connected. The stepping back part is perhaps the more obvious of the

two. By the time children reach age 18, parents have had a lot of practice at it. They stepped back a little the first time they dropped their child off at daycare or preschool, a little more on the first day of primary school, and steadily more with the first sleepover, the first date, and the first time driving the car alone. As their children pass through the late teens and twenties, most parents are happy to step back further, and they take satisfaction in seeing their children make decisions and rise to the chal-lenges of education, work, and long-term love.

I remember finishing school

and having my first job right

after. A lot of it was boring.

And I remember thinking,

Oh my God, I went to all this

trouble to get this education,

and now I don’t like it! I didn’t

think about other options. I’m

not the only one who has had

that experience; that’s why

middle-aged adults advise

their children to take their

time. The parents have often

asked themselves, Did I really

make the right decisions? Did

I really explore my options?



However, most parents also want to stay connected to their grown-up kids. Today’s parents have cultivated close relationships with their chil-dren since the kids were very young. More than previous generations,

they wanted to be not just parents but close friends to their children,

with less of the parent-child hierarchy that they had experienced with their own parents. For the most part, they succeeded, and when their children grow up and begin to build their own adult lives, most parents want to stay emotionally close and keep the connection strong, while also giving emerging adults room to grow and stand on their own.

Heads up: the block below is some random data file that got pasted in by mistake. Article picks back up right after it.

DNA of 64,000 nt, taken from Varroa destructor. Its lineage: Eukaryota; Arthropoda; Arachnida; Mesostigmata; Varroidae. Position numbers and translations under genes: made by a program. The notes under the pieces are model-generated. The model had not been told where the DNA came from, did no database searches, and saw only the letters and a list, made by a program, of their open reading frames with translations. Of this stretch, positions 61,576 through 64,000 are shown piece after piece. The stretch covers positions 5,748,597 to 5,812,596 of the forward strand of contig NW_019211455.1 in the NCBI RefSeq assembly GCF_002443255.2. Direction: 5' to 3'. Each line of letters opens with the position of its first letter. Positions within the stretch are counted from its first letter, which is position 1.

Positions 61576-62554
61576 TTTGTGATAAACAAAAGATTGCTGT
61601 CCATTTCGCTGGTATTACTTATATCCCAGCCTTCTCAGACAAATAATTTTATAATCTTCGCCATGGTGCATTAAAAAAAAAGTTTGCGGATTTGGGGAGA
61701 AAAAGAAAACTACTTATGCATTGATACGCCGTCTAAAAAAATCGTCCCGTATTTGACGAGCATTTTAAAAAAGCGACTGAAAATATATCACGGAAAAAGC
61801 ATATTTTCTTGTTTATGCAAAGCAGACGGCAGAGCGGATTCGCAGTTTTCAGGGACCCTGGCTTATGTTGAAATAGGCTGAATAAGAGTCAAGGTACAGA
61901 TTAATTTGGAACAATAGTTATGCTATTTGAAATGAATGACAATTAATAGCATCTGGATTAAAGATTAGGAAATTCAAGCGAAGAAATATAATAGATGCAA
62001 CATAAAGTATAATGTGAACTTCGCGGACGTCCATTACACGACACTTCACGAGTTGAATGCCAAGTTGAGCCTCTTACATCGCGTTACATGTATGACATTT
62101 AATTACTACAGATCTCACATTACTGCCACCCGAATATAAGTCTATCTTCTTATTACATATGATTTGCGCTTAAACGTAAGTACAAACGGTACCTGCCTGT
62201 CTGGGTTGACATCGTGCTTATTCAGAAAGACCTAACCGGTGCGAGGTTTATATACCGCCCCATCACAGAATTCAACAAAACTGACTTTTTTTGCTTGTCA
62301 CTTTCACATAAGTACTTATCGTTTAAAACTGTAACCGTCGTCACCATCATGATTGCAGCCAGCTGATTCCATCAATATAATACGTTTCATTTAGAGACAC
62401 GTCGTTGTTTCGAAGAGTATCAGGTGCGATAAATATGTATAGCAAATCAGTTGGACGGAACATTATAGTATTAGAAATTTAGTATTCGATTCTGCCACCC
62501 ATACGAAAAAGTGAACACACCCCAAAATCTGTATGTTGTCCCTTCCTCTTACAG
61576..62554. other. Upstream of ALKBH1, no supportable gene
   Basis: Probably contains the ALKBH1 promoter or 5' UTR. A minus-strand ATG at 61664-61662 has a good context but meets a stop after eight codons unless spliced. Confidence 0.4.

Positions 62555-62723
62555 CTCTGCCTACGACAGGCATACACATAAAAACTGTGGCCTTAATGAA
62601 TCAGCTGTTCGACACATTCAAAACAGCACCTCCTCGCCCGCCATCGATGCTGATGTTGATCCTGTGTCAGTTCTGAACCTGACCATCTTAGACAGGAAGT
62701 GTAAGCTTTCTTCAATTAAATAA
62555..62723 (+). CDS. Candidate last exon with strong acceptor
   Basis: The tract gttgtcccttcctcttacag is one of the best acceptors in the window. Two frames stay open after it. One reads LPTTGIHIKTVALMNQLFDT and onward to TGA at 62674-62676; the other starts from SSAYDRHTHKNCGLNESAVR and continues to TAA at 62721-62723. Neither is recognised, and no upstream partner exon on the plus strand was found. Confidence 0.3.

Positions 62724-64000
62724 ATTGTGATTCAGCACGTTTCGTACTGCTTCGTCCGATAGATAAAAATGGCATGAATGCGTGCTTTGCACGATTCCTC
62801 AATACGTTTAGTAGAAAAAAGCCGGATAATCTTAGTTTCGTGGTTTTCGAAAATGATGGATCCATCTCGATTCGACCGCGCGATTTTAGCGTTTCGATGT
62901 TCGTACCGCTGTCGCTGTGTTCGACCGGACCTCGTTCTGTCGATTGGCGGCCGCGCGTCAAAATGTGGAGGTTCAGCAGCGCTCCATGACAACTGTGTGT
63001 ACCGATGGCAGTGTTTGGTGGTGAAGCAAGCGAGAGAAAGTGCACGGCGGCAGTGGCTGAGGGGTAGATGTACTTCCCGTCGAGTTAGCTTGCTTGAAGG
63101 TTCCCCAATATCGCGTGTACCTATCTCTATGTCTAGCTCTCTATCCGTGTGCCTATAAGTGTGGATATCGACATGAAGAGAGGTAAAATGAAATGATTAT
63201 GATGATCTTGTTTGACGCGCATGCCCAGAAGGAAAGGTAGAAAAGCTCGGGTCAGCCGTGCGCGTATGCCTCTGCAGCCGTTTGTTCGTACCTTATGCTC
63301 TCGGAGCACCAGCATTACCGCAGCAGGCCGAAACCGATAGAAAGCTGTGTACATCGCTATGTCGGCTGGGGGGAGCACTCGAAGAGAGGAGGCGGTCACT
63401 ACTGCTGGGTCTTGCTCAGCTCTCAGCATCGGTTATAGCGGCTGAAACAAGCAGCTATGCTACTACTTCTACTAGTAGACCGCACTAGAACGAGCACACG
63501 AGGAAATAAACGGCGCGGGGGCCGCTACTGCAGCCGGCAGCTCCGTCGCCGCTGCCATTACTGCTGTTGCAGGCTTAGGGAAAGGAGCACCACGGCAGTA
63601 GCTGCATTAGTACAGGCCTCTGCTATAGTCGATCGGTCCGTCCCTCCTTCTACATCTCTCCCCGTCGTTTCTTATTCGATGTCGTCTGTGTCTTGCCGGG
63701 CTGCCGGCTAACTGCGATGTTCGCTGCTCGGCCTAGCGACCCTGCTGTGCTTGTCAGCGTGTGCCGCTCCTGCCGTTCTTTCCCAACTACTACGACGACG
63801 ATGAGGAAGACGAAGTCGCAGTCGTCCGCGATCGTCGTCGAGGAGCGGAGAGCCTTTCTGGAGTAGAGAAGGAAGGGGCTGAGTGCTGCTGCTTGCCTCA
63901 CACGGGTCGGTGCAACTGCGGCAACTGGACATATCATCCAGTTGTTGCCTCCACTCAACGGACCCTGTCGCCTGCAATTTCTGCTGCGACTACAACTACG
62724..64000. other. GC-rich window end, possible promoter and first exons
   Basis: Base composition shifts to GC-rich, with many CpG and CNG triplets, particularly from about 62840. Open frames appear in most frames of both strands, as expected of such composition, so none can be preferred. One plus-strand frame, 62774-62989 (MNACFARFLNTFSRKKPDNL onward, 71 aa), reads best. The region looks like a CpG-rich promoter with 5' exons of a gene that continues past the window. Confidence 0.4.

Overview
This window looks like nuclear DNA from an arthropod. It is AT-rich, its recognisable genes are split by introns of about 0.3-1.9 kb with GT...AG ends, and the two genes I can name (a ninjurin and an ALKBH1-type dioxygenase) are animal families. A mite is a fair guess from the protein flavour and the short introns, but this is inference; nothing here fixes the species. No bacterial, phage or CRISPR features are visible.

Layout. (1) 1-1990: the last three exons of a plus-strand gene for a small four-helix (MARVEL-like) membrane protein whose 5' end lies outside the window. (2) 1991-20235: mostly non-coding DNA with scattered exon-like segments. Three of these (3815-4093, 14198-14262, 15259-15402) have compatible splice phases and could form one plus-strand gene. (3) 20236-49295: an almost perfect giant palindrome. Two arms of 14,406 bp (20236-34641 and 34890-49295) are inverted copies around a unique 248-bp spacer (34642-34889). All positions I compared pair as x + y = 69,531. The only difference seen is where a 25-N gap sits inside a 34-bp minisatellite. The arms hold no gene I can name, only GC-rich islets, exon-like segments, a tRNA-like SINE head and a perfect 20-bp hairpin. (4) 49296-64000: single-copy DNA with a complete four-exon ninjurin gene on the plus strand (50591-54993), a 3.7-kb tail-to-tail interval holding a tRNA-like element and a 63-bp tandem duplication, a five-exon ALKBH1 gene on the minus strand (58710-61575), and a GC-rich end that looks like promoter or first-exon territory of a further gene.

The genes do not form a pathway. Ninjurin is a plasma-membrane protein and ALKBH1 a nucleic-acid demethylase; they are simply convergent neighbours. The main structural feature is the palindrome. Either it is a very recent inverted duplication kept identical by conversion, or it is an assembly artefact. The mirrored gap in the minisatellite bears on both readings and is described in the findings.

Connected is good—except when it isn’t. During their children’s twenties parents are likely to face—perhaps multiple times—the tricky question of how involved they should be in their emerging adults’ choices and when it is wisest to step aside. All parents need to find their own comfort zone, but we’ll provide guidance, examples, and some dos and don’ts from our research with families going through this stage of life.

And one other important thing: This is a book not only about emerg-ing adults’ development but about parents’ development, too. A longer


I have three kids in their late teens and early twenties, and all of them seem to have big dreams—be a movie director, create the latest technological sensation, own a restaurant—and no apparent strategy for reaching them. When does optimism become delusion?